Our daughter has gyrate atrophy. We are encouraged by the rapid pace of research in gene therapy and stem cell replacement. We started Conquering Gyrate Atrophy to weave together a community focused on finding a cure. This community includes patients, families and loved ones affected by the disease as well as researchers working on a wide range of topics relevant to gyrate atrophy. We fund research, support collaboration, and share learning and to accelerate research and treatment for gyrate atrophy.
Catalyze and support the most promising research
Support patients and families to influence and participate in research
Share results among patients, families and researchers
Stories of People Living with Gyrate Atrophy...
D. It started on Halloween... when our 4 year old daughter D. kept tripping and stumbling as she went from house to house to trick-or-treat after dark. Her pediatrician and ophthalmologist assured us this was normal and nothing to worry about. When she was 16, during a routine eye exam, the optometrist found dark patches on her retina and suggested we see a retinal specialist. After a blood test looking at her ornithine levels, it was confirmed that she had gyrate atrophy, a mutation of the OAT gene. We learned about the low-protein diet when D. was starting college. She did the diet strictly for 4 months and her ornithine level did come down. But she found the diet impossible to follow in college where she had very little control over her food. These days, she eats a vegetarian diet (which has helped) and she lives a full life as a young adult. One of the hardest parts of living with gyrate atrophy is the anxiety and anticipation of what might happen. She recently learned that she can no longer drive due to her poor peripheral vision. She has had some bad falls at night and may need to begin using a cane. Gyrate atrophy is a slow moving train; we plan to be faster.
Photo Credit: Melissa Stottmann
Graciela My name is Graciela I am 24 years old and I’m from Mexico. I would love to share my story with you. When I was 6 years old I started to realize that I could not see at night. Later on I felt “Tunnel vision” then I decided to go with the eye doctor who diagnosed me with “Gyrate Atrophy”. He told me that there is no solution and there’s no one who can give a treatment. Unfortunately it got worse at 17 years old because they detected cataracts and a few years later “cytoide macular edema” appeared. I decided to study medicine and during my training I started a deep research about this disease where I found that there is a treatment [the diet] that can stop visual loss. Right now my vision loss is stopped and I have the dream to become a great doctor even with my illness and find the cure.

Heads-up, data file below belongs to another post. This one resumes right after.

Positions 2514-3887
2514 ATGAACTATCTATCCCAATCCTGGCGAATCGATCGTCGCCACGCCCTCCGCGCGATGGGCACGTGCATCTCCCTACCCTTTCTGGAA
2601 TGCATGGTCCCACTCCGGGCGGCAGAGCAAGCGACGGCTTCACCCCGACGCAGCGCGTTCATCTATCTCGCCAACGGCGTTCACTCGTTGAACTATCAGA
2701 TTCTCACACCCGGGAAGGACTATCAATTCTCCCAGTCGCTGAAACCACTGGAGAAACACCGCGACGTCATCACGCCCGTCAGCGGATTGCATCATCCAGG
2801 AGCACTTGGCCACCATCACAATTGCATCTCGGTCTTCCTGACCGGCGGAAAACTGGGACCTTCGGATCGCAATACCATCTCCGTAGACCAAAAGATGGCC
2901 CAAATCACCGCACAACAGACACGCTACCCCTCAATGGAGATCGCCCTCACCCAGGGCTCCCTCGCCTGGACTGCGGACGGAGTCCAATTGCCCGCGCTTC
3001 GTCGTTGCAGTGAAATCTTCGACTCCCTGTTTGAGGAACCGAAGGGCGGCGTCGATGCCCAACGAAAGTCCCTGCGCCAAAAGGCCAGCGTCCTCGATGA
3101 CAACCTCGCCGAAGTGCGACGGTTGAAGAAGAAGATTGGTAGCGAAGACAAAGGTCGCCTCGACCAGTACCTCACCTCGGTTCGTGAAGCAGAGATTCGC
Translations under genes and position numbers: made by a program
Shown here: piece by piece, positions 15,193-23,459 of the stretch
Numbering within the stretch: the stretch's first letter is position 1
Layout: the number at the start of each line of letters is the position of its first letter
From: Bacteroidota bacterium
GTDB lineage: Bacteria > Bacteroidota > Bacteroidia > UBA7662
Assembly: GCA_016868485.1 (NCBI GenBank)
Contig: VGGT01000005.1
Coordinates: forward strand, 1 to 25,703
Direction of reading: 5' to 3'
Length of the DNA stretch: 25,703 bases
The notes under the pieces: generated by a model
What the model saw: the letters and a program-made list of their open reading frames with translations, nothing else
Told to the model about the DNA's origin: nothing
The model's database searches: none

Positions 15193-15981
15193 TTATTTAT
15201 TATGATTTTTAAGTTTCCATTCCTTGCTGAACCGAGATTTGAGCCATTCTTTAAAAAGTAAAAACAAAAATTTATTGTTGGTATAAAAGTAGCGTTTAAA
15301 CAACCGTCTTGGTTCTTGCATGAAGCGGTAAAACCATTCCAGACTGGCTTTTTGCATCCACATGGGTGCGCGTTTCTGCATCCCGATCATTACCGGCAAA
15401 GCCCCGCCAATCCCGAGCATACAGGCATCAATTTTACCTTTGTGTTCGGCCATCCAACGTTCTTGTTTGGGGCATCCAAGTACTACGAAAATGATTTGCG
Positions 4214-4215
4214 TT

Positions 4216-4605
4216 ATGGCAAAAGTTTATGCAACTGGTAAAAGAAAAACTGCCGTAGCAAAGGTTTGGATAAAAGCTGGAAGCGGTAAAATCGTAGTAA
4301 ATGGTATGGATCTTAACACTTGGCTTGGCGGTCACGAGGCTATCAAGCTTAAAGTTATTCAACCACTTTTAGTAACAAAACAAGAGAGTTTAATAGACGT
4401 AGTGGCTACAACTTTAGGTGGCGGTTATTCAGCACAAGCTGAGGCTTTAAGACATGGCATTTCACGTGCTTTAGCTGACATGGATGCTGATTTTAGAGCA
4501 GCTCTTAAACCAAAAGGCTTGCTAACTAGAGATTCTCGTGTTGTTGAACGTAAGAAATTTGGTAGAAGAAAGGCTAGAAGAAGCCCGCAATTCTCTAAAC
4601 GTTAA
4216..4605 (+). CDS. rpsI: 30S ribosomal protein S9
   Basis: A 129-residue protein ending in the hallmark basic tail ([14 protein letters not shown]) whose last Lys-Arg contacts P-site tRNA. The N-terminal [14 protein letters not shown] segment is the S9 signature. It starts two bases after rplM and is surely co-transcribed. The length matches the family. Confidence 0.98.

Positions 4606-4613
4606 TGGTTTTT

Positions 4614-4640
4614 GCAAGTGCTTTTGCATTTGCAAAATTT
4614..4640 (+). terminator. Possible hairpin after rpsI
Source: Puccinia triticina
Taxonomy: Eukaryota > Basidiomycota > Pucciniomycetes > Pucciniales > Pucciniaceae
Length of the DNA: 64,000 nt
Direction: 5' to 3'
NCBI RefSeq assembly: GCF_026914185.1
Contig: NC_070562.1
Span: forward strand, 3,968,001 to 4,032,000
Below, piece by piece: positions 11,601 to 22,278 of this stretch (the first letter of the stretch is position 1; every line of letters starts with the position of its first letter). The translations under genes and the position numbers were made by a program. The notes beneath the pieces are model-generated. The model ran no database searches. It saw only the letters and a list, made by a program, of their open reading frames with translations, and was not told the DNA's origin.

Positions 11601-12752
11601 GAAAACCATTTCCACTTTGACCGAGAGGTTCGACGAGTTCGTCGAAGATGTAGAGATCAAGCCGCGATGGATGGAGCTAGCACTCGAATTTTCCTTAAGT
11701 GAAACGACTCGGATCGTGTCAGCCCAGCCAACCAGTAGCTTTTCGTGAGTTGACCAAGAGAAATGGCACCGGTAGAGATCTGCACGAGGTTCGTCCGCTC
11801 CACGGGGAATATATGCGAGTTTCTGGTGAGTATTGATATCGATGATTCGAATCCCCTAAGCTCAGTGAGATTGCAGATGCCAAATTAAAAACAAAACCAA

And so many more stories of people
affected by gyrate atrophy...
We don't know all the people affected by this disease. It is difficult to diagnose. If you'd like to share your story here, contact us at email@example.com.
My name is Sean and I am 37 years old. I had glasses for most of my life and I was diagnosed with Gyrate Atrophy when I was 12 years old. My mother was my biggest advocate and did a lot of research and networking about Gyrate (pre internet). She was very good at providing a low protein diet, which helped slow down the vision changes. About 4 years ago, I developed cataracts and last year I developed strabismus (eye turning). I still have good central vision but poor side vision and night vision. This is a tough diagnosis to receive as a patient and navigating the changes to your vision. But I believe it makes me more grateful for each moment and helped instill a desire to live my life to fullest. I work in solar energy and passionate about stopping climate change. I am grateful for this organization to help connect gyrate patients and families and increase visibility and research in Gyrate Atrophy.